July 7 – November 25, 2017

The King of Navarre and his three “schoolmates” are ripe for an education in love from the Princess of France and her three ladies. Joining the lovers is a gloriously goofy troupe of clowns, including the love-warrior Don Armando and the lust-sick rogue Costard, who ardently pursue the affections of a winsome country made – and who perform an unforgettable pageant for the royals. This giddy and extravagant romantic comedy is Shakespeare’s most exuberant wordfest – a joyful carnival of love, loss, and hope.

Discover More

Stuff that Happens
Stuff that Happens in the Play
  • The King of Navarre and the lords Longaville, Dumaine, and Berowne vow to study for three years, swearing off women for that period. The King even bans women from within a mile of the court.
  • The impending diplomatic visit of the Princess of France threatens the King’s “no girls allowed” proclamation.
  • Costard, a country swain, has been found with Jaquenetta and arrested for breaking the new statute. For his offense, the King puts Costard in the custody of Don Armado, who is in love with Jaquenetta.
  • The Princess of France arrives accompanied by her ladies, Maria, Katherine, and Rosaline. The King courteously denies them entrance to the court, permitting them stay in his park instead.
  • Seeing the Princess, however, the King falls instantly in love with her.
  • Berowne and Rosaline renew their acquaintance; Longaville and Dumaine admire Maria and Katherine, respectively.
  • Don Armado releases Costard so that he can bear Armado’s love letter to Jaquenetta. Before Costard can accomplish this task, however, Berowne meets Costard and gives him a letter for Rosaline.
  • Costard delivers the letter intended for Jaquenetta to the Princess, though he announces that the letter is from Berowne to Rosaline.
  • Holofernes, the local schoolmaster, and Sir Nathaniel, the parson, discover that Costard has mixed up the letters.
  • Alone, Berowne reads some verses he has written in praise of Rosaline. The King, Longaville, and Dumaine, each thinking himself alone, reveal their own passions.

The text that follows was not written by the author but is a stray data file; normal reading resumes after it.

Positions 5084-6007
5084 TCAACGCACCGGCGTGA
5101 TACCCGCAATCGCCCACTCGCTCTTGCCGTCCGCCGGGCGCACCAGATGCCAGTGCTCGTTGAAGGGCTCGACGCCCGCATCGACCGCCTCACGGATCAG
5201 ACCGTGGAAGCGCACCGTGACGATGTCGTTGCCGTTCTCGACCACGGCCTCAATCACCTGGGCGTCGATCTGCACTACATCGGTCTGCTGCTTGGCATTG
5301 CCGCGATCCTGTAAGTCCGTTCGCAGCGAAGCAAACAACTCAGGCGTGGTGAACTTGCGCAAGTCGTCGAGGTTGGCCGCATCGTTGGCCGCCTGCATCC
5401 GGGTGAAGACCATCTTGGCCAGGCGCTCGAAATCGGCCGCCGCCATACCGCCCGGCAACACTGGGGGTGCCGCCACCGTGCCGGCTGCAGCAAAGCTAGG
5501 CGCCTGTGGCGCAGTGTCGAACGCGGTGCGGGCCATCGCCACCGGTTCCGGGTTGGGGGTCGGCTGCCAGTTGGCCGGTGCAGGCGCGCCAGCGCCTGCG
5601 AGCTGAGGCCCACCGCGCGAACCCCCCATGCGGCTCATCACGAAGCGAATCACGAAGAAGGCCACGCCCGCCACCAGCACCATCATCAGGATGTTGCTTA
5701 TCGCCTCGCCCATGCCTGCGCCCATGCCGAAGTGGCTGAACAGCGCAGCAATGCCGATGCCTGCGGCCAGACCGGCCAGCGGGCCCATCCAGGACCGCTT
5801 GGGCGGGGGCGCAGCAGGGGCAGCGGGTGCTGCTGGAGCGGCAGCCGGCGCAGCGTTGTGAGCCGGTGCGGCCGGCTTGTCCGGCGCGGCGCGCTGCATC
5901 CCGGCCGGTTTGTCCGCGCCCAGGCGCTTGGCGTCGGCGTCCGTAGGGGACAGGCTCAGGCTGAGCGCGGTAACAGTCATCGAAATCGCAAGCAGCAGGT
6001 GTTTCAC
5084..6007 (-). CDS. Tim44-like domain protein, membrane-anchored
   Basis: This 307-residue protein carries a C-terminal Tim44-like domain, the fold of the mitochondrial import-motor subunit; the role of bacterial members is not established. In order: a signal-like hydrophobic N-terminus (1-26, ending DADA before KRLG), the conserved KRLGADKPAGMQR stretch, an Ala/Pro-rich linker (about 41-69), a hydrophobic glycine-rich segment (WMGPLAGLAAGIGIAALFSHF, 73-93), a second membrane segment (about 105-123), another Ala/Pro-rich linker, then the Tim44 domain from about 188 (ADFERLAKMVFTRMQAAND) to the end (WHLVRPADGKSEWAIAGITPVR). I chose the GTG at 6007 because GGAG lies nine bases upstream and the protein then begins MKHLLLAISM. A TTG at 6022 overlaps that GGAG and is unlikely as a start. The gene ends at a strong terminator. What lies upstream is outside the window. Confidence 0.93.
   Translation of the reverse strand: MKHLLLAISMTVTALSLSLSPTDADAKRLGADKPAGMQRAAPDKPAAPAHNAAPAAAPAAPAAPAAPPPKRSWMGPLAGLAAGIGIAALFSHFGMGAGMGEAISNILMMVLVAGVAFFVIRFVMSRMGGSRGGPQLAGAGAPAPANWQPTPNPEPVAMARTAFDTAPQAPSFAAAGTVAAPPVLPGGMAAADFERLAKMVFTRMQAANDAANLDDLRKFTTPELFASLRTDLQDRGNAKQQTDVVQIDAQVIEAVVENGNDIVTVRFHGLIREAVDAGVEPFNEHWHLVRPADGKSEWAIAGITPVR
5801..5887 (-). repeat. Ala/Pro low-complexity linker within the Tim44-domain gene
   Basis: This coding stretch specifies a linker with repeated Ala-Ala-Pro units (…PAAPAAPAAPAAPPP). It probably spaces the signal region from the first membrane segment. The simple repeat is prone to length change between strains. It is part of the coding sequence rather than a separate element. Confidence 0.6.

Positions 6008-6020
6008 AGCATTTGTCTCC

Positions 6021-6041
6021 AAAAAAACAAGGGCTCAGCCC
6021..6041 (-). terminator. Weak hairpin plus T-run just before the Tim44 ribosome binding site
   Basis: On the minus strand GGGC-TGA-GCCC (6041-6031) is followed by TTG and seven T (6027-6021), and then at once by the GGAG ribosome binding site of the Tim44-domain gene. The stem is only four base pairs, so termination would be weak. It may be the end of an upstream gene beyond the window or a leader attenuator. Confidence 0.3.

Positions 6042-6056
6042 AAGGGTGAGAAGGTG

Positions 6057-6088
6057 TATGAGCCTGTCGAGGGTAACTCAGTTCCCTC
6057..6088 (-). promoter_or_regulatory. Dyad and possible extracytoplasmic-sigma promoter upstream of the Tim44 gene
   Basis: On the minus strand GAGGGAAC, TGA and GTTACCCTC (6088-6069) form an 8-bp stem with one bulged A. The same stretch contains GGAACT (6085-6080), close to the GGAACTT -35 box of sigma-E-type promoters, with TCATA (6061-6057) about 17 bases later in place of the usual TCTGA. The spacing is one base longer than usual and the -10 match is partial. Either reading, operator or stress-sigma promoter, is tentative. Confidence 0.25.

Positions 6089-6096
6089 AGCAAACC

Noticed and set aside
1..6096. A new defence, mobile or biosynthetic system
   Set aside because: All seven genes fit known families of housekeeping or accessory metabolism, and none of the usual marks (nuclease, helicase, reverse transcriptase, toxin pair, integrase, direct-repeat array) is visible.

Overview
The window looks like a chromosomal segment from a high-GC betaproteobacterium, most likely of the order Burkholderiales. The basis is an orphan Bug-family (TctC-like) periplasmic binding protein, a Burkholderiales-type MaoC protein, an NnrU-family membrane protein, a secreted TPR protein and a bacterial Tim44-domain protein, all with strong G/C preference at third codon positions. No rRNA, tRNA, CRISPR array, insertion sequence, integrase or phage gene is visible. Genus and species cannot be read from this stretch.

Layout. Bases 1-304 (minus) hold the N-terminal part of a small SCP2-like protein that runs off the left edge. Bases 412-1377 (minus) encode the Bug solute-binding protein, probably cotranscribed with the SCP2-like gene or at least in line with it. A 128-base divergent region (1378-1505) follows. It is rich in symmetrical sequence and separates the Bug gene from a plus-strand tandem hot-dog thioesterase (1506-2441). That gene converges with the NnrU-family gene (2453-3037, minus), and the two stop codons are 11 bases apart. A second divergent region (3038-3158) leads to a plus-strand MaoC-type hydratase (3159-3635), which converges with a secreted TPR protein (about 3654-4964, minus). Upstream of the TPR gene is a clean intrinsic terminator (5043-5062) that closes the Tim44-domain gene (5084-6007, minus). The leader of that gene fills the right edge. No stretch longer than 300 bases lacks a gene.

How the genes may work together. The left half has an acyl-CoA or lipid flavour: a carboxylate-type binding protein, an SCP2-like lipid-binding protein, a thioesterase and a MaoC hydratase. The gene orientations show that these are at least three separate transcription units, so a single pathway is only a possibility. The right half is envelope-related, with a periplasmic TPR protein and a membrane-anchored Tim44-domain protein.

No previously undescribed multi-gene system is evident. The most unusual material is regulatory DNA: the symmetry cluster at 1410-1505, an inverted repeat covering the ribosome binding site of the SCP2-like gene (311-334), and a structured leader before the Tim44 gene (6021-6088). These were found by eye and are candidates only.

• Jaquenetta and Costard deliver Berowne’s letter to Rosaline.
  • The King and his lords decide to forget their vows and pursue their beloveds.
  • Don Armado reveals to Holofernes, Sir Nathaniel, Dull, Moth, and Costard that, at the King’s request, he is preparing an entertainment for the ladies of France.
  • Disguises, tricks, pageantry and the course of true love ensue.
Notes from the Director
A World Where Words Matter

Following a performance for Queen Anne in 1605, Shakespeare’s labor of love was lost to the world of theater for more than two centuries. Rediscovered by the Victorians, it remained an elegant curiosity, a site of courtly intrigues, and a knot garden of linguistic sophistication, its frivolous affairs far removed from contemporary concerns. “Here is a fashionable play,” wrote Harley Granville- Barker in 1930, “now three hundred years out of fashion.”

Since the Second World War, however, Love’s Labour’s production history has been one of “discovery and triumph,” as contemporary theatre makers mine the text both for its wit and its slipperiness and the pastoral love plot for its generational crises and gender conflicts. Unique among Shakespeare’s comedies, the uncertain ending, which sublimely ravels up the play’s melancholic undercurrents, also appeals to our postmodern distrust of generic simplicity. A bonbon stuffed with bon mots, the play’s sweet center is encased within deeper anxieties about fame, time, and mortality.

Of course, the heart of this “wittie and pleasant comedie” beats – iambically, for the most part – with Shakespeare’s linguistic brilliance and comic genius. In a play full of words, his characters live for wordplay. They measure themselves and engage each other through quips, quibbles, and put-downs, employing the kind of verbal pyrotechnics for which the skilled ASC actors and the acoustically-resonant Blackfriars Playhouse are ideally suited.

Yet more than just glorifying language, Love’s Labour’s makes us think about the way it is taught and learned, performed and parodied, used and abused in the pursuit of love, lust, status, and security. That Navarre’s edict initiates the play’s presiding issue of oath-taking is an irony that would not have been lost on Elizabethan audiences, for whom Henri (rather than Ferdinand) of Navarre, the glamorous Protestant prince who gave up his faith for the Catholic throne because “Paris is well worth the mass,” was the archetypal oath-breaker. As the lords and their rustic counterparts wrestle with the implications of swearing and foreswearing, the play opens up a debate about what happens when words are treated as open-ended.

In an age when news is fake and facts have alternatives, Shakespeare’s agile comedy offers a timely reminder that words matter and that our word is our bond.


Guest Director